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A funny thing happened on the road to Moscow

 
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A funny thing happened on the road to Moscow - 6/1/2018 2:40:53 AM   
Simon Edmonds

 

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I seem to have found a part of the game that doesn’t play historically. I will only use one example of something that seems to happen multiple times on most turns. I am talking about routs that aren’t really routs.

This game has been started using the latest update. In the example as the German player I surround a strong Soviet motorised unit. The unit has; 10,845 men, 108 artillery units and 76 afv’s. In order to leave it with nowhere to retreat I occupy the surrounding six hexes with divisional sized units. I then attack and get a result of “routed” The result shows the motorised unit losing 643 men; 8 artillery pieces and 26 afv. Before I go any further I will show the accepted military definition of a rout.

Rout - Wikipedia
A rout is a chaotic and disorderly retreat or withdrawal of troops from a battlefield, resulting in the victory of the opposing party, or following defeat, a collapse of discipline, or poor morale. A key feature of a true rout is that the routed forces abandon equipment, especially weapons.

At the moment I will accept the loss of just 6% manpower in a routed unit without question. What I will question is the artillery losses. This fully encircled, routed unit was able to organise their transport; hook-up their artillery and fight their way through the encirclement. All for the apparent loss of just 8 artillery pieces.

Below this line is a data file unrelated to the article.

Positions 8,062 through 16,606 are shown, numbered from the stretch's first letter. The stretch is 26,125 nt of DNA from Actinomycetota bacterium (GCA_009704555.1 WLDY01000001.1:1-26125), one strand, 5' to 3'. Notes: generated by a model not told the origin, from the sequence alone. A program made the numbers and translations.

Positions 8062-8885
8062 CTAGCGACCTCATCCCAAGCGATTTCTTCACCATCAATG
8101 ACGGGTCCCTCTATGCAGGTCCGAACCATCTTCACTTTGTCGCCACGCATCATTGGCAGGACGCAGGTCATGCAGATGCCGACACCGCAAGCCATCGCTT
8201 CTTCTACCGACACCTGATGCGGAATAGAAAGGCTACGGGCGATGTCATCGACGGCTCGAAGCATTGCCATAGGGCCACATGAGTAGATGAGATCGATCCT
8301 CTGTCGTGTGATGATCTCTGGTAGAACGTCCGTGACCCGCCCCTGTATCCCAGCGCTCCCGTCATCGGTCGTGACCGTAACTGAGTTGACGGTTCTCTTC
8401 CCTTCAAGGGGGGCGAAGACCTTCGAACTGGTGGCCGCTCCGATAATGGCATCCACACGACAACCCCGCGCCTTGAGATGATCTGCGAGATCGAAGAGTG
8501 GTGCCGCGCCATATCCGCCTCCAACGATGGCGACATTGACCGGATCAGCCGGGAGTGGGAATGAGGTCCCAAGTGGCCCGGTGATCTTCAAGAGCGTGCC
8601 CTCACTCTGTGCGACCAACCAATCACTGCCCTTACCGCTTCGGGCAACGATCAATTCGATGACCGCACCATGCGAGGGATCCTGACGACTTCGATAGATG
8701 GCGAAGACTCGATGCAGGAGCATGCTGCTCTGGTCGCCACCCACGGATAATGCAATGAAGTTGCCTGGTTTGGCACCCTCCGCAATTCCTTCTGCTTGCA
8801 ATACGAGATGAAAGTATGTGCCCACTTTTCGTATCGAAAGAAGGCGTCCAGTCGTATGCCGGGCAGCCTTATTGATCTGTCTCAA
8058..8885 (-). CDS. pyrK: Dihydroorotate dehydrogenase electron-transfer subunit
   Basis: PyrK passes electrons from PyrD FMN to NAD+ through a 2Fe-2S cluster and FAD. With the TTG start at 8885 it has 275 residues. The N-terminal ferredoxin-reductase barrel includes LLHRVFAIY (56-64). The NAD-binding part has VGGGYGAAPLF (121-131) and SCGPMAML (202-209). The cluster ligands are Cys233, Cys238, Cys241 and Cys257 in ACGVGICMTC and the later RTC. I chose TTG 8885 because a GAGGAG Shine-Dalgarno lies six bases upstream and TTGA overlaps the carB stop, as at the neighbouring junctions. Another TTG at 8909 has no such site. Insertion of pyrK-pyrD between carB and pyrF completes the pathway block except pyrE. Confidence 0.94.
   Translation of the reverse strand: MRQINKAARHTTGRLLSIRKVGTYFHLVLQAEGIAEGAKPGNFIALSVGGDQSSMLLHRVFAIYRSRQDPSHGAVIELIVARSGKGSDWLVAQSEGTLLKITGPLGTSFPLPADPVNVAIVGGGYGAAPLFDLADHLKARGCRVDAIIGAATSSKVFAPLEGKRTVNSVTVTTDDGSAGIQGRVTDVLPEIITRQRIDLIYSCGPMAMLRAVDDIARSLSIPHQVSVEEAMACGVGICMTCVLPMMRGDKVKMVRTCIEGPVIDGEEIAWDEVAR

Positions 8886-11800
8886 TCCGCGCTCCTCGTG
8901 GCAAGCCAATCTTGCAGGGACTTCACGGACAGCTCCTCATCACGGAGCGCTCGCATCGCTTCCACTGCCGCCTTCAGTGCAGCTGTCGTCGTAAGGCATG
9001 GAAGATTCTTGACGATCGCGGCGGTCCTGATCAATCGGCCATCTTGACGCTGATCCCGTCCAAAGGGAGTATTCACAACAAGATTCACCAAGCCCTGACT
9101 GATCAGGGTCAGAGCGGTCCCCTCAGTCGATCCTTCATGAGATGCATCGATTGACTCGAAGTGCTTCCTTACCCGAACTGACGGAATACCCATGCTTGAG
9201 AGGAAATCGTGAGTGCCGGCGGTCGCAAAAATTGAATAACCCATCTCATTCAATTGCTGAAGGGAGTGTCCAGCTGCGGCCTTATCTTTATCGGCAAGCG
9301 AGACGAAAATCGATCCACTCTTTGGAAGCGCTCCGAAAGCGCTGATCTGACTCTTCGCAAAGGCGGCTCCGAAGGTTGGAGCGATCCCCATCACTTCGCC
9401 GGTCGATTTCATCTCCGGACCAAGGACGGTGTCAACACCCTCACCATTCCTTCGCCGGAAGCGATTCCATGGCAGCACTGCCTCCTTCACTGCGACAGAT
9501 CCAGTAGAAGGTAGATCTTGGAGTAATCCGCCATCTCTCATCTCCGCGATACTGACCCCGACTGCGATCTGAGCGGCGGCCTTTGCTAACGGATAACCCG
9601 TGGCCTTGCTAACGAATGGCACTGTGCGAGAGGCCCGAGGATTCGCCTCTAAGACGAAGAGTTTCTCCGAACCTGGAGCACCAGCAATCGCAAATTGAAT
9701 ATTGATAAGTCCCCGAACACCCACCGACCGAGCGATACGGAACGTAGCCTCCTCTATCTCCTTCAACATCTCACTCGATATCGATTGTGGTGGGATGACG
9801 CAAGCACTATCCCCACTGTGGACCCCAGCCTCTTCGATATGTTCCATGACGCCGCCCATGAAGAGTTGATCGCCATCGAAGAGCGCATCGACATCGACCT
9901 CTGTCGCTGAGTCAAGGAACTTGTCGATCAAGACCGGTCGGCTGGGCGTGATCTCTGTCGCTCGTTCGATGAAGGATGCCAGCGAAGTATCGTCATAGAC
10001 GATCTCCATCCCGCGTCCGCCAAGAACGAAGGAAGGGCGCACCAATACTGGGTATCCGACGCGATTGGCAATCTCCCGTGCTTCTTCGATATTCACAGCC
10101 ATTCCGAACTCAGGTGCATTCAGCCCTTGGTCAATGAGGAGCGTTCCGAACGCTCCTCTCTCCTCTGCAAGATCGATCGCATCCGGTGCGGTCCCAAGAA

Historically; and not just in the second world war the first thing a routed unit abandoned was the artillery.

Am I reading the battle result screen wrong or is there something I am missing?
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RE: A funny thing happened on the road to Moscow - 6/1/2018 7:44:17 AM   
No idea

 

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The Real losses are bigger, because part of the damaged equipment is lost during the logistic phase and not during the combat phase. But it has been damaged due to combat, so you can say that combat is the real reason for the loss.

(in reply to Simon Edmonds)
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RE: A funny thing happened on the road to Moscow - 6/1/2018 9:05:00 AM   
56ajax


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There are probably many parts of the game that don't play historically. Allowances have to be made for it being eg weekly turn based game. Anyway you do not want the enemy to rout but to surrender.

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RE: A funny thing happened on the road to Moscow - 6/1/2018 10:37:31 AM   
Djouk

 

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This is a théoric aspect of this game. As you play in turns and not in real time if you surround an enemy unit it is assumed to be supplied from start to end of a turn. You have to wait next turn for the game to consider this unit without supply line. So in a same turn you have impression to do hardest job surrounding units and get only few enemy loss and rout attacking them. One thing disturb me in this méchanism : if you are able to trace a supply patch of only one hex you can resupply an entire army. I had prefered calculation of supply with proportion an army can link to it s supply source because the 1 hex rule is binary too simple and greatly avantage the more powerfull army.

< Message edited by Djouk -- 6/1/2018 10:46:11 AM >

(in reply to 56ajax)
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RE: A funny thing happened on the road to Moscow - 6/1/2018 12:02:40 PM   
EwaldvonKleist


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I agree with you about the routing aspect. Routing causes almost equal losses to a standard retreat and forcing a retreat over multiple hexagons causes (1) more damage than a rout (2).